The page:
Boating on rivers is different from boating on canals – it's the flow that makes the difference. The bigger the flow, the greater the difference! So we have been on some rivers which have been very little different from canals, just with rather more water going over the weirs. Even these relatively placid rivers can change when there is a lot of rain, but happily in we avoided the areas which were badly affected in July 2007. All we experienced was 5 days' delay on the Thames when the water rose at the end of May. But now, having crossed the Pennines on the Huddersfield Narrow Canal and then joined the Huddersfield Broad Canal, we joined the Calder and Hebble Navigation and found ourselves on a great big river – the River Calder! Our map book told us that we needed to keep our eyes open for turnings off the river which are the flood gates. These took us to 'canal' sections which took us down through locks (rather than over the weirs on the main river!). A different style of boating, but very enjoyable in its way. Clear contrasts between river and canal, and plenty of evidence of recent floods in the river sections – all sorts of debris quite high in the trees where the flood water left it! Another difference, too, as some of the locks on the Calder & Hebble have strange equipment. Instead of the 'paddles' (sluices) being operated by turning a windlass, these work by using a wooden handle (a so-called 'handspike') in a fairly crude ratcheted wheel arrangement. It works, and that's the main thing! Meanwhile, we were seeing parts of Yorkshire which we had never seen before; more rural, peaceful waterside scenes than we had expected, alongside graphic reminders of the force of the river in the recent floods! Yes, river boating is different – you are reminded quite often that the river is a more independent thing with a life of its own, not like the much more docile canals! At Wakefield, the Calder & Hebble turns into the Aire & Calder Navigation, and we knew that we were soon to meet larger boats. Before we met them, the size of the locks was a bit of a hint – here are three narrowboats (Zindagi at the back) with lots of room to spare in an Aire & Calder lock. Then we reached Castleford Junction, where the River Calder joins the Aire flowing down from Leeds. We nipped into the flood lock after crossing the stronger current of the Aire, and then found out that the locks downstream from Castleford were 'on red', meaning that there was too much water coming down the Aire for us to be able to proceed in safety. So, a couple of days waiting in a 'canal' section there while the levels went down, and without much rain to bring them up again. The extra water in the river was no deterrent to the 'big boys', though, and we started to see them coming past us – mainly 500 tonne sand barges, either fully laden and low in the water like this one or empty and riding high, but being very considerate to us 'little uns' and keeping their speed (and wash) reasonably low. After such a gentle introduction, the prospect of meeting one of these boats on the water was not quite so daunting. Just as well, as we soon met one coming the other way and needing all the available space under a bridge. A hasty stop and pull in to the side, and then waves of thanks to each other as we passed. Very shortly after that, we branched off the main line of the Navigation (which takes the big boats to Goole) and followed the sinuous route of the River Aire as far as West Haddlesey, where we branched off again into the Selby Canal – a real canal this time, linking the Aire to the River Ouse.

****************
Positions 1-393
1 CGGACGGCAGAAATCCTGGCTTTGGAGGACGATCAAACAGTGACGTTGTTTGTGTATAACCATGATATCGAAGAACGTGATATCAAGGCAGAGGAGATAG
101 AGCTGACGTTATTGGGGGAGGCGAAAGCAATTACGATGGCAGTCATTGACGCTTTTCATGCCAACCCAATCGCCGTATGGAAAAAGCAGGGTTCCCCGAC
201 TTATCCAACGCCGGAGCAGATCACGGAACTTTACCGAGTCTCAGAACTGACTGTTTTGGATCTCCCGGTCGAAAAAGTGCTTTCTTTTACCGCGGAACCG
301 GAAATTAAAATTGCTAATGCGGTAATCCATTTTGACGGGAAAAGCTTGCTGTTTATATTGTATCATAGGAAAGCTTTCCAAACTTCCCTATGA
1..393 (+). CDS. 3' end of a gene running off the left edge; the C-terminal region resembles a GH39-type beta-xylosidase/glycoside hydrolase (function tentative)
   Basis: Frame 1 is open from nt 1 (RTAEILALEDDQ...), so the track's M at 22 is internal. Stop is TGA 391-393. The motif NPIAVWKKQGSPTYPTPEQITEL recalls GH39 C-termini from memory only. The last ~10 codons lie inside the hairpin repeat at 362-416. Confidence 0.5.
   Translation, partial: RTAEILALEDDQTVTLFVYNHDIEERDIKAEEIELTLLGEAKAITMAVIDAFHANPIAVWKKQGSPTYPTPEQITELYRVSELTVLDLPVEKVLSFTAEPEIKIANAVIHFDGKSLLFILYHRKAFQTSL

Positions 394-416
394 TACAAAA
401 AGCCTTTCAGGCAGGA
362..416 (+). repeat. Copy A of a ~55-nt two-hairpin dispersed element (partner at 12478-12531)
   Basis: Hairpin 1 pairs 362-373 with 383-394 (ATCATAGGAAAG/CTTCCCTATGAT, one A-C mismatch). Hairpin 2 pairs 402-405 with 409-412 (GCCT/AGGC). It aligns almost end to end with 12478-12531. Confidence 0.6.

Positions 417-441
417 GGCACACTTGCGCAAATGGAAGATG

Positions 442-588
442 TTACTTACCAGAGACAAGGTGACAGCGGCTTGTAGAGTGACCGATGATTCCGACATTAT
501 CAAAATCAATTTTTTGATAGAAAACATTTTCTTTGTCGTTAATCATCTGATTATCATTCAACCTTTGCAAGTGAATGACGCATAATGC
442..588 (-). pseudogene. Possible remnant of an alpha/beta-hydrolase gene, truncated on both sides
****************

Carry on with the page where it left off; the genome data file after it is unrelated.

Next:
Saturday, May 03, 2008
As you know from last time, we were already booked to go through Standedge Tunnel on Friday 18th April, so we turned around in Stalybridge after David & Julie left us and started back up the locks again. When we have done this sort of thing before, we have been amazed how the canal feels like really familar territory after just one earlier trip. But, before we left, we had a welcome phone call from the Post Office in Ashton-under-Lyne. Our redirected mail had been found! The story was that there was insufficient postage on the envelope, but that hardly explains the delay of nearly a week. Good that we had come back to Stalybridge, only a fairly easy cycle ride from Ashton, and had not already disappeared east of the Pennines! Many of the towns on the way back up the Tame Valley show the same mix as Mossley in this picture: hillside towns, old mills and modern housing, either in converted mill buildings or on old mill sites. Just a little further north, we met this sentinel on a lock gate, then on through more locks in lovely hilly country before reaching the dramatic Saddleworth railway viaduct spanning across the valley with road, river and canal below it. This was as far as we had come with David and Julie, but now we were booked to climb up the remaining nine locks to the mouth of Standedge Tunnel at Diggle. We arrived there in good time, to form up as a convoy of just two private boats to be towed 3¼ miles through the Pennines. We could go on about this tunnel – it is truly one of a kind! You'll just have to visit the Standedge website to get all the information you want, but the trip through it was enough to keep Val interested – and she normally leaves me (Dave) to enjoy tunnels on my own while she stays 'below decks'! Here we are waiting to go in, last in line, before the crew did what they could to protect the boats by covering them with heavy-duty rubber sheets. The inside of the tunnel varies from being plain rock-faced, stone-lined and brick-lined, some parts wide enough for two boats to pass but mostly pretty tight. We knew there would be some paint damage to our boat in spite of the protectve sheets, and there were a few nasty-sounding crunches from behind as we rode in the electric tug in the front. The whole journey took about 2½ hours before we came out into daylight on the Yorkshire side. The arrangement was that we would stay at the tunnel mouth until early the next morning, when British Waterways staff would help us down the first eleven locks. Although that was helpful, we would probably have preferred to have come down a little more slowly and seen more of the locks and their surroundings. As soon as we could find a mooring, we stopped and enjoyed the Pennine scenery which was a little different from the western side. Before long, we were in Slaithwaite (pronounced 'Slough-it', with 'Slough' as in Berkshire) where we needed to stay over the weekend as some more post was due to come there. In the meantime, we found a small Christian fellowship and enjoyed a time of worship and study with them on Sunday morning. We were even invited to stay for lunch! Thanks, Erroll and Sheila! Slaithwaite is another place like Stalybridge, where the canal had been covered over and forgotten. Another 'resurrection' project completed with Millenium Commission funding, on a slightly smaller scale, perhaps, as this picture shows. Having collected the post on the Monday morning (21st April), we were just getting ready to move on when Dave slipped on the front of the boat and landed heavily, badly bruising his ribs but somehow avoiding falling in the canal. Perhaps we should really have stopped there for a few days, but we moved on anyway, and Dave was glad of the long-handled windlass, giving a little more leverage on some stiff lock paddles as we made our way down to Huddersfield. By the time we arrived there, it seemed like a good idea to take a few days' rest. Apart from giving Dave's ribs a chance to recover a bit, we also got some shopping done, had an Indian meal, sorted out the computer printer and bought a new vacuum cleaner. The paintwork scrapes from Standedge Tunnel started to get repaired, and Dave bought a piece of 3" x 2" wood to make a 'handspike' to operate some of the lockgear that we were going to face on the Calder & Hebble Navigation. And so we moved on, passing under an unusual relic of Victorian engineering, the 'Turnbridge Loco Lift Bridge'. Unlike most lift bridges, this one is lifted straight up. It used to be wound up and down with a handle but fortunately now it has been electrified. Now we were on the Huddersfield Broad Canal, winding its way pleasantly out of Huddersfield towards two river 'navigations', the Calder and Hebble and the Aire and Calder. These are basically rivers with locks in them, so there is much more flow than on a normal canal, and big weirs past the locks.